Stem cell transplants are typically performed in specialized medical centers. These centers generally have dedicated transplant units, with a team of specialists caring for you. This team often includes doctors, transplant nurses and coordinators, mental health professionals, occupational therapists and dietitians.
Stem cell transplantation involves infusing, or injecting, donor stem cells through your central line. This usually takes one to five hours. The transplanted stem cells make their way to your bone marrow cavities, where they begin creating new bone marrow and stem cells. It can take several weeks, though, for your blood counts to begin recovering.
If you receive bone marrow or blood stem cells that have been thawed, you may notice an odor wafting in your room for a day or two after the transplant. This is caused by the substance used to preserve the cells.
Just before the transplant, you may have received medications to reduce the side effects the preservative can cause. These side effects include:
Not everyone experiences side effects from the preservative, and for some people those side effects are minimal.
As you wait for your new stem cells to begin functioning, you will be at risk of such complications as infections and bleeding. In addition, you may still be recovering from problems related to conditioning.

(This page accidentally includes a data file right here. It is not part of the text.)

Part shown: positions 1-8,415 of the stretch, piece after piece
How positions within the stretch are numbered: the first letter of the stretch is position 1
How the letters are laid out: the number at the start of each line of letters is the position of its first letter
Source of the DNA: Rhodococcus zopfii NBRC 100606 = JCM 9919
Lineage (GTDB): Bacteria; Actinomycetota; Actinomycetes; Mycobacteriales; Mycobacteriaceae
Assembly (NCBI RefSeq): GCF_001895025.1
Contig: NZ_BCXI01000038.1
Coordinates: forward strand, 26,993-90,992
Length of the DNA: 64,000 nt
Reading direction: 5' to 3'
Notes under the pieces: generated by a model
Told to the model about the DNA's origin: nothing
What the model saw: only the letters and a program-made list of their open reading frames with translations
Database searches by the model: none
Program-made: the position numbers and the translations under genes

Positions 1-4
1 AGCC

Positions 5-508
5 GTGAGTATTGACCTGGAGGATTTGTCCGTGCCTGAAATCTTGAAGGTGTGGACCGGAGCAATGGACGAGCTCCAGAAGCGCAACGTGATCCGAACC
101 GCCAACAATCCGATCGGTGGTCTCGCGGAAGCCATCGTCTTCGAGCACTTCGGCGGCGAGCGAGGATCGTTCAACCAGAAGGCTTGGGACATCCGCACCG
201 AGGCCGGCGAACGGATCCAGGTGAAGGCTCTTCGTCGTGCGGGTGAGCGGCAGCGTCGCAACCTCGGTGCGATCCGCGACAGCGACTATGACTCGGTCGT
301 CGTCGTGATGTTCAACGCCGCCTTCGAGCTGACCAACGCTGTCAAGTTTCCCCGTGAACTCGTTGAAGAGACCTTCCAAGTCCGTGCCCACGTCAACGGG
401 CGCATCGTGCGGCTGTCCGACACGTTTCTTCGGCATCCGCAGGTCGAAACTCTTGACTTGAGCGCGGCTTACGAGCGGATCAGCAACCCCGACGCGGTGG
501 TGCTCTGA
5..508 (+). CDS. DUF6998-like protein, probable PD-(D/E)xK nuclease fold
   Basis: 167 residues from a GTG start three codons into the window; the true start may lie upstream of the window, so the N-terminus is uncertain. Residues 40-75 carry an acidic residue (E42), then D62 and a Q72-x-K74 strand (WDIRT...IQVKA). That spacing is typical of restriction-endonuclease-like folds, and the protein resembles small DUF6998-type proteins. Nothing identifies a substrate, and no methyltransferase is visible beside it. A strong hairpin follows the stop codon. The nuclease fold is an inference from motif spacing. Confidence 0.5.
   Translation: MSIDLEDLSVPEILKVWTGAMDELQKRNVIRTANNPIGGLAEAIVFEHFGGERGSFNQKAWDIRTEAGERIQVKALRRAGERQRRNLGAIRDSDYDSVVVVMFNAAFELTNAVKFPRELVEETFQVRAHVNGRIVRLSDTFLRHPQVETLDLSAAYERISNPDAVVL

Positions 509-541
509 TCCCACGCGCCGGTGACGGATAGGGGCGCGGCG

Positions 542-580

Depending on your treatment protocol, you may stay in the hospital until your blood counts recover or you may return home but remain under close medical care. Some people who have inpatient transplants are able to leave the hospital within three to five weeks, but others may face much longer hospitalizations. Some transplant facilities require transplant recipients to remain nearby for 100 days to allow close monitoring.
In the days and weeks after your stem cell transplant, you may have many of the same kinds of tests and procedures to monitor your condition that you had before the transplant. You may also need supplemental nutrition to compensate for nausea and diarrhea.
To combat various complications, you may need to take numerous medications. You may also need periodic transfusions of red blood cells and platelets until your bone marrow begins producing enough of those cells on its own.
It usually takes about a full year for your blood cells and immune system to recover to normal levels. In general, recovery from a stem cell transplant that uses your own harvested stem cells is quicker than one that uses donor stem cells.
During hospitalization and once you return home, you must take special precautions to prevent infections.
These precautions include: